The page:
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When Journalists Were Mostly Men: Interview With Author Meg Waite Clayton

090116ParisWorld War II was a war of heroes – a man’s war, mostly. The women in the war were nurses and secretaries; only a handful were journalists. That last category wasn’t taken very seriously. Women were not welcome in military briefings. They were prevented from filing stories with their own names as bylines. The gender gap in WWII is the subject of the latest novel from New York Times Bestselling Author Meg Waite Clayton. 

The Race for Paris captures three months in the lives of women who were World War II war correspondents. They had a much different experience than men doing the same work. 

“It was a very tough life,” according to Clayton. “I mean, these women bathed by putting water in their helmets, not always warm water. They were obviously at risk, especially the ones who broke the rules to cover the liberation of Paris.” 

As much as she admires the courage of those women, Clayton doubts she would have wanted to be a journalist in WWII.

“I don’t know if I’m that brave, to be honest,” she said.

One of the journalists in The Race for Paris says that the war brought out “some filthy part of me I hadn’t known before.”

“That’s the flip side of war,” Clayton explained. “I think we see the bad things people do, and it often brings out the worst in us as well. The instinct to survive sometimes makes people do things they are horrified by later. In getting the story, you often have to stand by and watch something happen instead of intervening. I think it’s difficult for most journalists to get over. It’s a love story, and it’s an adventure story, but it’s very much an exploration of the difficulties of war as well.”

One of the women in Clayton’s book was a writer, and the other was a photographer. Both saw things they wish they hadn’t seen, but that was the job. It reminded Clayton of a quote from the first female war correspondent, Margaret Bourke White, who photographed in combat zones during World War II.

“She said, ‘Using the camera was almost a relief …. It interposed a slight barrier between myself and the horror in front of me.’ You put your camera or your pen and paper in between you and the experience so that you can distill it down and write about it and often save it for later to digest.”

Clayton is a history buff, who is fascinated with photojournalism. Bourke White’s photos influenced the author as she wrote The Race for Paris.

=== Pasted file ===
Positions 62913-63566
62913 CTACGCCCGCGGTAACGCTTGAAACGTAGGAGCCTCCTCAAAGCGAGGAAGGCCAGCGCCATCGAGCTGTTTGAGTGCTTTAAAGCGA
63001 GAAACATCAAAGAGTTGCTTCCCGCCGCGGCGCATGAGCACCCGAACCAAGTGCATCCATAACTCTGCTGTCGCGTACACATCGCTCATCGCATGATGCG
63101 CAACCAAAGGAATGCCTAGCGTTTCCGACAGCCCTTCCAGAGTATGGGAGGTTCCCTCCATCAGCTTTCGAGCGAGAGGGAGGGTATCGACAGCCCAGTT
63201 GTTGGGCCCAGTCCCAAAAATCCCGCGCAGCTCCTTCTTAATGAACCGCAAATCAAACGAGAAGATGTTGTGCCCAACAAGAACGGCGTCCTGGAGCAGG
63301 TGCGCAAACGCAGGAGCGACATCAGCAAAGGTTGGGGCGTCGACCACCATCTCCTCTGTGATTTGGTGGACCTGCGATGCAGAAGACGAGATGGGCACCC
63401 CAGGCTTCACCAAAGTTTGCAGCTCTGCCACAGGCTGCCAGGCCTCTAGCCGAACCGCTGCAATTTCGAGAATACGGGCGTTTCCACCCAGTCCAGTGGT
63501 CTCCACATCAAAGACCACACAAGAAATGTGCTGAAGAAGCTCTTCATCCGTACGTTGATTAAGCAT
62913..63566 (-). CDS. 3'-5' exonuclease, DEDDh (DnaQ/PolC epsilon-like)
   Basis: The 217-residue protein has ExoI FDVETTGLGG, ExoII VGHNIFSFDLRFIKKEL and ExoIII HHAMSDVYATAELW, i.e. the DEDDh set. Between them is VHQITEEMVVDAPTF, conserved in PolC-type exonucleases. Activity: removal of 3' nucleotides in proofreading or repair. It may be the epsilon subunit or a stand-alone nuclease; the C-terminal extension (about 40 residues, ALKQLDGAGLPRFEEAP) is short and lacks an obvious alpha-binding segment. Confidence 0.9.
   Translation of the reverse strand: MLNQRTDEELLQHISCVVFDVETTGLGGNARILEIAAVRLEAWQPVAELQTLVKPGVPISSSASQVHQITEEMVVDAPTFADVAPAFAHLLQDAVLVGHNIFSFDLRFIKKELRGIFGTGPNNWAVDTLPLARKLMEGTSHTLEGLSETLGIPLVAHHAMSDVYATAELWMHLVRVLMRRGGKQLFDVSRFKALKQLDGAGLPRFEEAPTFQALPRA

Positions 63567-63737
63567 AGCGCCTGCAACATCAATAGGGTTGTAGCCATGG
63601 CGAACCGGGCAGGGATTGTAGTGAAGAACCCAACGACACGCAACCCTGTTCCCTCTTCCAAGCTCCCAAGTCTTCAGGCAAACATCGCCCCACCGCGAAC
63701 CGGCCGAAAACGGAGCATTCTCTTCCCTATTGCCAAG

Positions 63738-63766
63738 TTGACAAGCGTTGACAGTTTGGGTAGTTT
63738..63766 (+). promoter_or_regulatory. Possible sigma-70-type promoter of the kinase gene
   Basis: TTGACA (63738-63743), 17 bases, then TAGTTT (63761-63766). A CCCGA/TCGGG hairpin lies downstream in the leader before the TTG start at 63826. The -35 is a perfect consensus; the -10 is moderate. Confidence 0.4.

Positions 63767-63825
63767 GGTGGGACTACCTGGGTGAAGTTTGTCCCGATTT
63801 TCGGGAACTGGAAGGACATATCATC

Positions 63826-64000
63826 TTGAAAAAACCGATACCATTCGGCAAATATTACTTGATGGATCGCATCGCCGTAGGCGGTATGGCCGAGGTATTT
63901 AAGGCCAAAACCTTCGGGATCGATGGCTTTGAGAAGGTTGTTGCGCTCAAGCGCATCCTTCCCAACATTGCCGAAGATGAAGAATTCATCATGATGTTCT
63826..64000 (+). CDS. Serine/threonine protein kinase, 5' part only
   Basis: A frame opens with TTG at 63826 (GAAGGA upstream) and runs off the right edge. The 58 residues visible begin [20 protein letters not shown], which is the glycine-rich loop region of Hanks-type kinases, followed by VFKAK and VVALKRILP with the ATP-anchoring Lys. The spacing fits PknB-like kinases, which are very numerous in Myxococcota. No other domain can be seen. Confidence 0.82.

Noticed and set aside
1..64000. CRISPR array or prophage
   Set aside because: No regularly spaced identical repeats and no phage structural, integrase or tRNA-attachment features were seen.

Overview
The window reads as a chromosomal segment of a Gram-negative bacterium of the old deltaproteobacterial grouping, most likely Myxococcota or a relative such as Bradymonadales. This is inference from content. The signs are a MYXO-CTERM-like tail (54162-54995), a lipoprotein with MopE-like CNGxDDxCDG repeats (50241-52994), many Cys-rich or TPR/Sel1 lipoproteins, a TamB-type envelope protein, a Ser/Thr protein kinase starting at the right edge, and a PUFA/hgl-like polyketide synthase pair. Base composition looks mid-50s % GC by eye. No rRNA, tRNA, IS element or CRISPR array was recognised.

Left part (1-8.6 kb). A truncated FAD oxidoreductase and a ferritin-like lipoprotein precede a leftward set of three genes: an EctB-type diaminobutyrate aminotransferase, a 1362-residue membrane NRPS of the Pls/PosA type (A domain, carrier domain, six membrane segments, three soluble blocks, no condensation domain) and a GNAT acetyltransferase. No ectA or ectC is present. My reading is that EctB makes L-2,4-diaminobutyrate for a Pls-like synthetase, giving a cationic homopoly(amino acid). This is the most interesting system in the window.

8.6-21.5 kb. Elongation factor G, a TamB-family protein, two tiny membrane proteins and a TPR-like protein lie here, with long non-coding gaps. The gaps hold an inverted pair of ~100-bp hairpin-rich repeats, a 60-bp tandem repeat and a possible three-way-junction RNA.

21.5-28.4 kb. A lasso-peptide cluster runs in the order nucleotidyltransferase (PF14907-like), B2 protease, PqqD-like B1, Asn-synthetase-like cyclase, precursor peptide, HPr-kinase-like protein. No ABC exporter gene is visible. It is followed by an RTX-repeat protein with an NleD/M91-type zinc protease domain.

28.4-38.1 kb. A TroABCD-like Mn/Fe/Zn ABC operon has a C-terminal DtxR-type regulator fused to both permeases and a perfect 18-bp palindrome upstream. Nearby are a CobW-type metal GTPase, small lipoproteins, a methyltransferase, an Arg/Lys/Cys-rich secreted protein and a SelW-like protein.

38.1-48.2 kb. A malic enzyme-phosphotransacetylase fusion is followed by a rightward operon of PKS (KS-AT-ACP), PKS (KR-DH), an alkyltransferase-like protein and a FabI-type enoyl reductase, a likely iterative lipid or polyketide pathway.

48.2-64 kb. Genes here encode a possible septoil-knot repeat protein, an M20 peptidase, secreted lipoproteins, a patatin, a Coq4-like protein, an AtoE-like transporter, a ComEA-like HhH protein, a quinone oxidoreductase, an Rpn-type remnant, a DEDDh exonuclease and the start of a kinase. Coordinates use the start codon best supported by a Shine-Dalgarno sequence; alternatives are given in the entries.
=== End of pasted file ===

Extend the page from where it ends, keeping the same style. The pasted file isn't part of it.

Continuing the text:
“The story was inspired, in part, by something I read in Margaret Bourke White’s autobiography. And it made me very interested in the intersection of parenting and being a war correspondent, which is really a very tough intersection, of course. And that is really where the story began.”

What makes that intersection tough?

“It’s a bit difficult to pack up a baby and take him or her off to war with you. And so, women who are war correspondents make choices. I have yet to meet a war correspondent who feels they have done a really great balance between family and career – a female war correspondent – it’s different for men. This is one of the things that is interesting to explore in the novel – the many differences that men and women face, including the different expectations for parenting. At that time, no one expected their war correspondent daddy to be home taking care of them.”

Meg Waite Clayton is inspired by people with a sense of purpose. She has a definite purpose for her blog, called “1st Books: reading, writing & publishing

Her aim is to help encourage new writers through the rough spots.

“There are kinds of two breakthrough moments,” she said. “One, the moment you decide to try to start to writing, and the other, when you are at that point when you are going to give up, and you decide not to.”

Clayton’s blog features her own suggestions, as well as articles from other writers. They share their successes and failures – war stories, of a sort – at every step of the publishing process.

Perseverance is important to becoming a published author, but as Clayton points out, the experience of writing is profound.

“I do not mean to make it sound easy,” she said. “My first novel took ten years to get published, and my second novel was not published until five years after my first novel. So I don’t mean to make it sound easy at all, but I will tell you it is worth every minute of it. You come to see the world as a writer much more intimately than you do if you’re not writing. You stop and look at things in different ways. You think about things in different ways. It really allows you to come to know the world and yourself in a way that is incredibly rewarding, whether you publish or not.”

Author Meg Waite Clayton continues her conversation with Donna Apidone at CapRadio Reads on Tuesday, September 13. Reservations at capradio.org/reads.

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